Reflecting on the progression, Jim Wucherpfennig, vice president – property claim at Travelers, said: “On a macro level, our response time to customers and claims today is 3X- 4X better and faster than it was at the time of Camille. There are a lot of people and process improvements I can go through, but from a pure technology perspective, there’s been so much progression.

“It all starts with how we plan for catastrophes. Back at the time of Camille, Travelers didn’t have a dedicated catastrophe response team, and we used to handle the majority of catastrophe claims using independent claim adjusters. Today, we do have a dedicated catastrophe team [headquartered at the Travelers National Catastrophe Center in Windsor Connecticut], and we use all Travelers employees to respond to catastrophe events.”

The Travelers National Catastrophe Center monitors weather 24-hours a day, seven days a week, using the Global Forecast System (GFS), a global numerical weather prediction system used by many of the top weather monitoring organizations. Unlike 50-years-ago, when Camille unleashed her terror, the Travelers team has meteorologists on staff, who can monitor weather data and can use that data to proactively communicate with customers, both before and after an event happens.

Read more: When a storm strikes, ‘you’re meant to act as though uninsured’

“We take that data and we have a lot of proprietary systems that help us plan for and manage catastrophes,” Wucherpfennig told Insurance Business. “We’re able to overlay where our customers are situated in relation to weather scenarios, meaning we can predict what resources will be needed to respond to events, as well as which customers are likely to have something significant happen to their home or business.

“We’re always monitoring weather events that could become a tropical storm or a hurricane – even when they’re way out in the Atlantic or down in the Gulf. As our models begin to tell us that a system is likely to develop, we have a catastrophe playbook, which contains actions that we will follow on each day leading up to, during or after an event. We provide a lot of communication to pre-event to our customers through our prepare and prevent process.”

Once the Travelers team has a good idea of where a hurricane or a tropical depression is likely to make landfall, they deploy resources to a safe area nearby so that they’re ready to handle claims and help customers as soon as the event has passed by. This is yet another example of technology-enabled preparedness that wasn’t possible on the same scale when Camille struck in 1969.

Up next: AGCS partners with the I.I.I. to safeguard businesses from wildfires

In catastrophe response, technology has “rapidly improved the cycle time of claims,” enabling adjusters to help customers get their lives back in order more quickly after an event, Wucherpfennig explained. For example, many insurers today use drone technology to inspect properties and survey damaged areas as soon as possible after a weather event. Among other things, Travelers also uses a virtual adjudication platform, which uses photographic imagery to create three-dimensional models of properties, enabling adjusters to provide faster and more accurate cost estimates to customers so that they can locate funds and begin repairs quicker.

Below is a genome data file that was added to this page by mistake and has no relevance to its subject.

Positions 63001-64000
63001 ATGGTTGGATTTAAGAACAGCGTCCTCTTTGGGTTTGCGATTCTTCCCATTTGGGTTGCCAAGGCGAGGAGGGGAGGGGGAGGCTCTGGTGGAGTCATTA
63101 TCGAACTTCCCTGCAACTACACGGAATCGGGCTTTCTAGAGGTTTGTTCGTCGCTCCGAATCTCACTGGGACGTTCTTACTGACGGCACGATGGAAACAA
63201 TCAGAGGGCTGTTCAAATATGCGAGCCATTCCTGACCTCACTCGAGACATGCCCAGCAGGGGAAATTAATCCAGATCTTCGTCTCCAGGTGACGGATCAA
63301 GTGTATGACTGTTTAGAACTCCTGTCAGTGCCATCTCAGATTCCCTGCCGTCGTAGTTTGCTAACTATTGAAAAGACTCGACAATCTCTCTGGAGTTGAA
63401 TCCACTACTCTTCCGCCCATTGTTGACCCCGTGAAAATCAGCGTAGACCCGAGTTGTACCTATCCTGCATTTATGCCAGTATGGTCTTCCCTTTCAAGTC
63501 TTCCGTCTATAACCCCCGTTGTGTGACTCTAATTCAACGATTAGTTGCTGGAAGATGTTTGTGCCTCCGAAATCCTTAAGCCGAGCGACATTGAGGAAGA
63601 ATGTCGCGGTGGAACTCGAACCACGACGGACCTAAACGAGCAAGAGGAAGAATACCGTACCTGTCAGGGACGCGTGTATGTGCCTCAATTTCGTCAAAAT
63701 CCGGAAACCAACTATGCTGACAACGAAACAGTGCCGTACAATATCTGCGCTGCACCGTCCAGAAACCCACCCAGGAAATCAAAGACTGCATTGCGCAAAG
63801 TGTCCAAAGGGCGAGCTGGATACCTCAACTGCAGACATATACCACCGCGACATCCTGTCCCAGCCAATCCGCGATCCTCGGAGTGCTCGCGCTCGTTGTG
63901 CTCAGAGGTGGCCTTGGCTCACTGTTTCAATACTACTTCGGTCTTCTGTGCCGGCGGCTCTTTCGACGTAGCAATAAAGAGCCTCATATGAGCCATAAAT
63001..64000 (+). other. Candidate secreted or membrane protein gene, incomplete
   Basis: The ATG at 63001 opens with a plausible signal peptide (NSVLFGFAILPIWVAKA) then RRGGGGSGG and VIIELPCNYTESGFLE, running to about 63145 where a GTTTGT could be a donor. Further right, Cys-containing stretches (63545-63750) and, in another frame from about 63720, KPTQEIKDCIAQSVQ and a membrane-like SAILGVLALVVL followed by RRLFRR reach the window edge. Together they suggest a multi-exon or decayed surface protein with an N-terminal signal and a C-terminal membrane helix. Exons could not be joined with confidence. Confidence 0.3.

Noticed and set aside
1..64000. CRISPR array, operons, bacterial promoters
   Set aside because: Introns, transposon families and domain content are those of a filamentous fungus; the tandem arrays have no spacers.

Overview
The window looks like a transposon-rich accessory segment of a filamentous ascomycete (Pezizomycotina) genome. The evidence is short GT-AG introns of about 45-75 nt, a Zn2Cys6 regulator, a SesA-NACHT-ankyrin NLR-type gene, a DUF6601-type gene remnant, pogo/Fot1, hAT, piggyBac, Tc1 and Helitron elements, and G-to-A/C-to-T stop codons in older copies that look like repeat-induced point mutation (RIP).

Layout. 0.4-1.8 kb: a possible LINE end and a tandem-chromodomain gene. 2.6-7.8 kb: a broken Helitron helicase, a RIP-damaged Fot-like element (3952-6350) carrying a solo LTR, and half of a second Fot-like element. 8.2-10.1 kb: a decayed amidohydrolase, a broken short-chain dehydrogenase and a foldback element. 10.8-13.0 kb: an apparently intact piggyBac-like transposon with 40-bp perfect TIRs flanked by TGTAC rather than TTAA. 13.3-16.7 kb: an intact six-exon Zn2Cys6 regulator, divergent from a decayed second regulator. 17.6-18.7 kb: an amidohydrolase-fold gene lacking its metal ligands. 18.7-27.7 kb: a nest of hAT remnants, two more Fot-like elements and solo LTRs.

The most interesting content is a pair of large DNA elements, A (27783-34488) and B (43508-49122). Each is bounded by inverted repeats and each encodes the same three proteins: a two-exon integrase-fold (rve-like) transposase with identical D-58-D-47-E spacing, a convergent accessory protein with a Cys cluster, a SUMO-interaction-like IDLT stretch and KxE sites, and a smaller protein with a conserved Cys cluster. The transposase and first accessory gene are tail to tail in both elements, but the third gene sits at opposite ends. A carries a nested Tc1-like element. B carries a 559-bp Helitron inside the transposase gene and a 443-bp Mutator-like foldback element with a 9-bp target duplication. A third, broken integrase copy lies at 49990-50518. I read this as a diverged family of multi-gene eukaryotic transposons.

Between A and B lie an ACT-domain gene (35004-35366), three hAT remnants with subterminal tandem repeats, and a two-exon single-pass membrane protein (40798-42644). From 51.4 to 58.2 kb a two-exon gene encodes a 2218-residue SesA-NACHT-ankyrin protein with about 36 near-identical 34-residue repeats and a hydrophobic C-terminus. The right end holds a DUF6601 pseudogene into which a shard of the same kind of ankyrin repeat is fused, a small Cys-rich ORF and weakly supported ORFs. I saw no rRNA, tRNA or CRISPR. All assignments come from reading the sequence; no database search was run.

Despite all the advances in technology, one thing hasn’t changed in the slightest when it comes to the insurance industry’s connection to hurricane risk. A couple of members in the Travelers property claims team are approaching or have just passed their 50th anniversaries with the insurer. They told Wucherpfennig that the end-goal of any hurricane preparedness or response strategy will always have the same thing at its core – people.

He summarized: “What hasn’t changed – and probably never will – is that our customers are turning to us in their time of need, and we have to help them recover and get back on their feet as quickly as possible. The end goal we had 50-years-ago was the same goal that the industry has today.”

Resource: https://www.insurancebusinessmag.com/us/news/catastrophe/how-far-has-the-insurance-industry-come-since-hurricane-camille-175789.aspx

5 Questions to Ask Your Insurance Rep About Renters Insurance

While renters insurance offers broad protection for tenants, it’s important for consumers to choose the policy that best suits their individual needs.

renters policy can cover your personal belongings and help cover legal costs in the event you are sued for accidental bodily injury or property damage of others. But not all policies are the same. Here are five questions to ask your insurance representative to help you make the right choice.

1. What’s Covered and What’s Not?

A renters policy generally covers your stuff against events like theft, lightning, fire, smoke, vandalism, explosions and windstorms.1 There’s also liability protection against claims and lawsuits alleging that you caused bodily injuries or property damage. There may be coverage for certain kinds of water damage, such as leaks from damaged pipes. Your insurance rep can tell you if the policy includes additional living expenses if you’re forced to move due to a covered loss.

A typical renters insurance policy does not generally provide coverage for damage from floods and earthquakes. Also, there will be limits on how much coverage is provided for your things. There could also be lower limits in the policy for different categories of your possessions. If you own expensive collectibles, such as jewelry or art, ask your insurance representative about buying additional coverage for these valuables.